Planets outside our solar system

Universe: GJ 1252 B

discovery: Taking a closer look at GJ 1252 b, a rocky “super-Earth” planet discovered in 2020, astronomers have found that an exoplanet could have very little or no atmosphere at all.

The planet, which orbits an M-type star, is “the smallest exoplanet to date with which we have severe restrictions on its atmosphere,” said lead author Ian Crossfield, an astronomer and assistant professor at the University of Kansas.

Key facts: Astronomers often discover and study exoplanets by observing how much light the planets block as they pass in front of their host stars, a technique known as the “transit method.” GJ 1252 b, an exoplanet about 65 light-years away and a radius 1.18 times larger than Earth, was discovered this way by NASA’s Transiting Exoplanet Survey Satellite (TESS) in 2020. In this new study, astronomers observed an exoplanet Solar with the Spitzer Space Telescope before it retired and was able to get a closer look at the planet and its atmosphere.

The team with Spitzer discovered a secondary eclipse that occurs when a planet passes behind a star and the planet’s light, which comes from its own infrared radiation (or heat), as well as reflected light from the star is blocked.

details: Astronomers searching for signs of life in the universe focus on a number of different details in exoplanets. Many of these details serve as a comparison between an exoplanet and Earth, as Earth remains the only planet where we have confirmed the existence of life.

GJ 1252 b isn’t much larger than Earth, but it’s hotter because it’s closer to its star, and as the astronomers found in this study, it lacks a lot of atmosphere.

“We are just beginning to see how often, and under what conditions, rocky planets can maintain their atmospheres,” said astronomer and study co-author Laura Kreidberg, director of atmospheric physics for exoplanets (APEx division of the Max Planck Institute). “This measurement is an indication that for the hottest planets, thicker atmospheres are unlikely to survive.”

To determine what an exoplanet’s atmosphere (if there was one) might be like, astronomers measured infrared radiation from GJ 1252 b as its light was blocked out during a secondary eclipse. These observations revealed the planet’s scorching temperature throughout the day, which is estimated to be as high as 2,242 degrees Fahrenheit (1,228 degrees Celsius). In fact, GJ 1252 b is so hot that gold, silver, and copper would all melt on the planet.

The expected temperatures of an exoplanet, when compared with atmospheric models, indicate that its surface pressure is likely less than 10 bar (for reference, the Earth’s surface pressure is about 1 bar). To be stable for a long time, it is possible for this exoplanet to have an atmosphere as dense as Earth, an atmosphere 10 times as dense as Earth, or even no atmosphere at all.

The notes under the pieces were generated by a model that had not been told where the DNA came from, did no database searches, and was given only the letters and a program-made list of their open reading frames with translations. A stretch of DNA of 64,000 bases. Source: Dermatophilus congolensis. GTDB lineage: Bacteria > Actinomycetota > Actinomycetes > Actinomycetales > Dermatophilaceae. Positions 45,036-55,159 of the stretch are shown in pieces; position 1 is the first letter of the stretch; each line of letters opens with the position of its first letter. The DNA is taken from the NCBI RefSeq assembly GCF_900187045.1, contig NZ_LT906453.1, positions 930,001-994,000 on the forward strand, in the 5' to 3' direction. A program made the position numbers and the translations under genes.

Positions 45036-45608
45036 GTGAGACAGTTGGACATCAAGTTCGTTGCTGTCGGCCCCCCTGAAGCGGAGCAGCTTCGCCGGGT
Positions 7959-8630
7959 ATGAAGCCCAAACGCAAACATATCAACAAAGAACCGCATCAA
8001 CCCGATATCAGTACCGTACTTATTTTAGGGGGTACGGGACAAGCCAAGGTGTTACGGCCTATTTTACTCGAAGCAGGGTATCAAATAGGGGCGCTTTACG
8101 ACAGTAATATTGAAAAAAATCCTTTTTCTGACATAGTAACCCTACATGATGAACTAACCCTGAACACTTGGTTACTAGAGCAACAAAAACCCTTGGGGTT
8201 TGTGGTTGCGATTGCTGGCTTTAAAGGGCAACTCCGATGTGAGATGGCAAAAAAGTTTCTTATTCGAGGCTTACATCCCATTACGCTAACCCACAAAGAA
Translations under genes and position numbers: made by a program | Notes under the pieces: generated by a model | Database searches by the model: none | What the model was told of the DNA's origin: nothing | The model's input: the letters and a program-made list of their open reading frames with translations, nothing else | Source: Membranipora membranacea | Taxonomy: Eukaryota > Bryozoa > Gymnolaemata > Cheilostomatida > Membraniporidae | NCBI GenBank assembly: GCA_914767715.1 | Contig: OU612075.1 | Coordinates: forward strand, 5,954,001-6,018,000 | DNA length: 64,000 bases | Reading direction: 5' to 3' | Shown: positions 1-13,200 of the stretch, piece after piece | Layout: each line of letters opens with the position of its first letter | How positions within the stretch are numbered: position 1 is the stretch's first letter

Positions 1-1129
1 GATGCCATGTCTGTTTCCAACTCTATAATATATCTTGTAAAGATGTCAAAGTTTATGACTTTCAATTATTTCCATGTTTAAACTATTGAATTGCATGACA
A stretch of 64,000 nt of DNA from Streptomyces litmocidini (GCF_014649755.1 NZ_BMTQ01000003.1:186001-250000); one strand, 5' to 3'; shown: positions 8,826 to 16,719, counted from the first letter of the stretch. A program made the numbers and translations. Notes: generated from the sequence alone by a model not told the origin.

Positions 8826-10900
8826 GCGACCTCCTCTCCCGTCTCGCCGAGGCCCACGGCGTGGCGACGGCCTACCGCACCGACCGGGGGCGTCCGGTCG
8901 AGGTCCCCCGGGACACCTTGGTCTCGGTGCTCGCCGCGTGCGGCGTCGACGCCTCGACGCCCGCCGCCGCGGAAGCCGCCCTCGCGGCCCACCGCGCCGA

Due to its extreme temperatures and low surface pressure, the astronomers on this team predicted that GJ 1252 b had no atmosphere at all. This is currently the smallest exoplanet whose atmosphere scientists have a clear idea of.

Fun facts: GJ 1252b is an exoplanet that was first discovered using TESS and then examined more extensively with Spitzer before the telescope’s mission ends in 2020. With further exploration using the James Webb Space Telescope (JWST), the team can put even stricter limits on the atmosphere The atmosphere of the planet, an exciting possibility.

“At the time, Spitzer was the only facility in the known universe that could perform these kinds of measurements. Now, Spitzer is turned off, but JWST is present and at these wavelengths it is much more sensitive than Spitzer. So, what we did as hard as Spitzer we can now Getting started is done easily and for larger numbers of rocky planets using JWST,” Crossfield said.

“The James Webb Space Telescope’s infrared observations have the potential to reveal the surface characteristics of hot, rocky planets like this one. Different types of rocks have different spectral fingerprints, so we can learn what kind of rocks GJ 1252b is made of,” Kreidberg added.

Studying GJ 1252 b further using JWST constitutes an exciting possibility for scientists, as it would be interesting to confirm the existence of an atmosphere on a small and hot exoplanet where it would also be fascinating to explore the formation of a planet like this without an atmosphere at all.

Finders: A team from the University of Kansas, led by Crossfield, led this study that discovered curious new details about GJ 1252b’s atmosphere. In addition, researchers from the University of California, Riverside, NASA’s Jet Propulsion Laboratory, Caltech/IPAC-NASA Institute for Exoplanet Science, University of Maryland, and the Earth and Planetary Laboratory at the Carnegie Institution for Science, Max Planck, participated in the paper. The Astronomy Institute, McGill University, University of New Mexico, Albuquerque, NM, and the Institute for Exoplanet Research at the University of Montreal. The study, published in Astrophysical Journal Letters, can be found here.

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